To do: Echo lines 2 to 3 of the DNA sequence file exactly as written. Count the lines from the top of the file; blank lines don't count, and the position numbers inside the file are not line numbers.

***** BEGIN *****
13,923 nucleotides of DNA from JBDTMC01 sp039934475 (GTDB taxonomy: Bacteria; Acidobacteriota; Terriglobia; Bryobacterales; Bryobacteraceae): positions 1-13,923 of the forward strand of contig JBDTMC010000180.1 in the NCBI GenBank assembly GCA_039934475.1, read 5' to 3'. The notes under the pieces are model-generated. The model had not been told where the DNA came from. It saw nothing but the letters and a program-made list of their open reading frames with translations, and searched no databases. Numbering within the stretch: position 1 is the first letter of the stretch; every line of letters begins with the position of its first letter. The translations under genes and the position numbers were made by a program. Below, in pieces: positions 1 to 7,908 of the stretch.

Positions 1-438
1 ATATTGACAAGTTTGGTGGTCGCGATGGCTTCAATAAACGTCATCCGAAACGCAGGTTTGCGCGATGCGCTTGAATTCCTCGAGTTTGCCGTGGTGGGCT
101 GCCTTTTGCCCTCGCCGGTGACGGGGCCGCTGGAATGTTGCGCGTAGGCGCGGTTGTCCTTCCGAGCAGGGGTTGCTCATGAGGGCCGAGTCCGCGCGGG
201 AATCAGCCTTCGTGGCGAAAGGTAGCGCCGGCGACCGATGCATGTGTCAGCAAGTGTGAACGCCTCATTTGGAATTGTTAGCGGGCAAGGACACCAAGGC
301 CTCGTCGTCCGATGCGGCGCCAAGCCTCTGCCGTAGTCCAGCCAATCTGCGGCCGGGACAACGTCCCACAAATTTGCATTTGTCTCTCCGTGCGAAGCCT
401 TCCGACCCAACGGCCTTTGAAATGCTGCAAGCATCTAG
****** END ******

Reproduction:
Positions 1-438
1 ATATTGACAAGTTTGGTGGTCGCGATGGCTTCAATAAACGTCATCCGAAACGCAGGTTTGCGCGATGCGCTTGAATTCCTCGAGTTTGCCGTGGTGGGCT